02/26/2012 11:38 am ET Updated Apr 27, 2012

Containing Fukushima: Saving Japan From Itself (Part II)

Yesterday, in Part I of this series, we looked at "nakama" decision-making in Japan during the initial days of the Fukushima crisis. In Part II, the discussion continues with more evidence that the current decision-making system in Japan needs reform.

In the weeks and months since the March 2011 disaster, a plethora of examples have come to light confirming that the danger to Japan's future lies from within. Throughout the peak of the crisis and as a result of the core meltdowns, Japan's Iron Triangle continued to withhold information about the true nature of the massive radiation exposure in to the air and sea and on to the land throughout Japan. In the months following the huge radiation releases, consistent 'underestimations' of both the amount and types of radiation released came to light.

Making matters worse, it was confirmed earlier this year that none of the nuclear task forces in charge of making critical decisions during the crisis bothered to keep either written or verbal records of their meetings, raising questions about true intent. "The nuclear disaster task force failed to keep any records of its meetings, leaving no trace of the crucial debates and decisions -- including the scope of evacuation orders -- that occurred following the accident. This latest blunder prompted the Asahi Shimbun to denounce on January 26 a "monumental level of ineptitude" and "deliberate negligence" on the part of NISA, ministry bureaucrats and the political leadership." Strategic decision or unfortunate oversight?

It is clear that lax oversight resulting from nakama relations set the stage for the Fukushima disaster. "Friendly relations between regulators and the (nuclear) industry often resulted in rubber-stamping of the minimum safety steps proposed by operators, and safety inspections are based on techniques from 30 years ago".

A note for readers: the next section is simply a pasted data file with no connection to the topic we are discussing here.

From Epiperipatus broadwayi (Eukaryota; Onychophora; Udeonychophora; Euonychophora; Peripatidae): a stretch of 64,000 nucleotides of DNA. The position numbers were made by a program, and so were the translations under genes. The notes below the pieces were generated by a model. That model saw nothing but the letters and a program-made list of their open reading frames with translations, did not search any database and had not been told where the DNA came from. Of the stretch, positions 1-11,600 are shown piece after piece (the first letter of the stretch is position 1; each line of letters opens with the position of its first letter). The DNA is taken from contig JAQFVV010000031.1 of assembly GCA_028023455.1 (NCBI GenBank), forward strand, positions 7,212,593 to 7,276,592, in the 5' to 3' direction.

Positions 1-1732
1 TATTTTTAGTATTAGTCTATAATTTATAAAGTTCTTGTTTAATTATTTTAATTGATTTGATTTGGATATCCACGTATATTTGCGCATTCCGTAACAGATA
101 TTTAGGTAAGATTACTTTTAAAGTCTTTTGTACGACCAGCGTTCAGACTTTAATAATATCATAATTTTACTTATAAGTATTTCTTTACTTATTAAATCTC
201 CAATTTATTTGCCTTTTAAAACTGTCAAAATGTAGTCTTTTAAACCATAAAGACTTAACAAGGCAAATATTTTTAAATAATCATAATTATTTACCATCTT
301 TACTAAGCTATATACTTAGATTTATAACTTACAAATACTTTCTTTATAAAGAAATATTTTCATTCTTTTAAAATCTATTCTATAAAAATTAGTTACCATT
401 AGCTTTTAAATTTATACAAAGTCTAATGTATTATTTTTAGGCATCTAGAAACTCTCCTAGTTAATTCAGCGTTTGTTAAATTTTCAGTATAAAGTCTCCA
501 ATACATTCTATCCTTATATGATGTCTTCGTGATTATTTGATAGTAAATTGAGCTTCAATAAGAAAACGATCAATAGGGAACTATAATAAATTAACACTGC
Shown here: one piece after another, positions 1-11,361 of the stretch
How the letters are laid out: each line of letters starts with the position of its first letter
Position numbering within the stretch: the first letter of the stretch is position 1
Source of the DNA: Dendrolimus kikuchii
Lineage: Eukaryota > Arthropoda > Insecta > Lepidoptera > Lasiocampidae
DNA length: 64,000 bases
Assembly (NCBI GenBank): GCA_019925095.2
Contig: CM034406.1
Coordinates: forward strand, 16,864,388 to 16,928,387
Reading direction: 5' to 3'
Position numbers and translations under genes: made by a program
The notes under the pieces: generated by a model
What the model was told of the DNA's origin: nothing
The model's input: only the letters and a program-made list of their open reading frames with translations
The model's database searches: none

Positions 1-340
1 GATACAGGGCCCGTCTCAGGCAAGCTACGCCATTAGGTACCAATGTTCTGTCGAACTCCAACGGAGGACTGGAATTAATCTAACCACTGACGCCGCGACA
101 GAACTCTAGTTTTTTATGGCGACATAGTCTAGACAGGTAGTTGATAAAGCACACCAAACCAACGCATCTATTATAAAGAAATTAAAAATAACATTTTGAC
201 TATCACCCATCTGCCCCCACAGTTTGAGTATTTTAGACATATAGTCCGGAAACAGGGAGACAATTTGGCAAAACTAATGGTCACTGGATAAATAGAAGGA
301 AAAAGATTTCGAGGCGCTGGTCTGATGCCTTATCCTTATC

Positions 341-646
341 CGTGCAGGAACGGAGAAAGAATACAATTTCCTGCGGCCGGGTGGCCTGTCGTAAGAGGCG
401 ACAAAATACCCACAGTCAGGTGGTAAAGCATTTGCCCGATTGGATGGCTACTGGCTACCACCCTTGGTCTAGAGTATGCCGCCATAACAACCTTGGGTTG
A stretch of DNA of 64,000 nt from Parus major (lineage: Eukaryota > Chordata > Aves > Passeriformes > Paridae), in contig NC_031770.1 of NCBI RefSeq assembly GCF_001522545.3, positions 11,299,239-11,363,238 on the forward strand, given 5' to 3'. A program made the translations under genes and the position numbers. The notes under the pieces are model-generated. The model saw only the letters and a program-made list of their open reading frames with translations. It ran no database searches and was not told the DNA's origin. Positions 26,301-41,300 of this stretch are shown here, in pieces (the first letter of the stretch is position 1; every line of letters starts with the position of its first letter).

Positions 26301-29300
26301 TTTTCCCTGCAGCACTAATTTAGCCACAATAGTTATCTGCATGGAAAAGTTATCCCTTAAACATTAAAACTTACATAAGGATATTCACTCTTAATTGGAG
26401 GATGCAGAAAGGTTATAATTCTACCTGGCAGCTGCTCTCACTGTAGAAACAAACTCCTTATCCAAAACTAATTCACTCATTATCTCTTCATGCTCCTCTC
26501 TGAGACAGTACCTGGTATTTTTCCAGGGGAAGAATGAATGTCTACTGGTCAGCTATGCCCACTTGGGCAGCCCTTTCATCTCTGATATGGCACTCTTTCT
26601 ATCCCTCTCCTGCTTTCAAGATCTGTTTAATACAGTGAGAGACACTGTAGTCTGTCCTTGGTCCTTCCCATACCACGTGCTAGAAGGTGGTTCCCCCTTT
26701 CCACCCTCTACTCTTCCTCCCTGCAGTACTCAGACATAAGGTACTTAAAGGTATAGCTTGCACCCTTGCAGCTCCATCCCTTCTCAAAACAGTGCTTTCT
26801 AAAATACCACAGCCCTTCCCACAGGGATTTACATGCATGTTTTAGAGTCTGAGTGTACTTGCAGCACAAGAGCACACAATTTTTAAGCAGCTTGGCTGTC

In another recent example of doing what is best for nakama connections (and not for the people of Japan), Tokyo Governor Shintaro Ishihara decided to accept radioactive debris for incineration in Tokyo, a municipality encompassing suburbs totaling 32 million people. This strategic decision did not take in to account the wishes of the people of Tokyo who were never asked (via referendum) whether they wanted to accept the debris. Instead, Ishihara and his nakama circle of friends gave the green light for radioactive debris from Miyagi Prefecture to be burned in Tokyo's sewage waste disposal system. Not only does the burning of debris re-release radionuclides in to the air in Tokyo, it produces ash that is subsequently being dumped in to Tokyo Bay. Why in Tokyo Bay? Because this is not a legal violation of the "Convention on the Prevention of Marine Pollution by Dumping of Wastes and Other Matter" to which Japan is a member. It seems Tokyo Bay is not part of the ocean.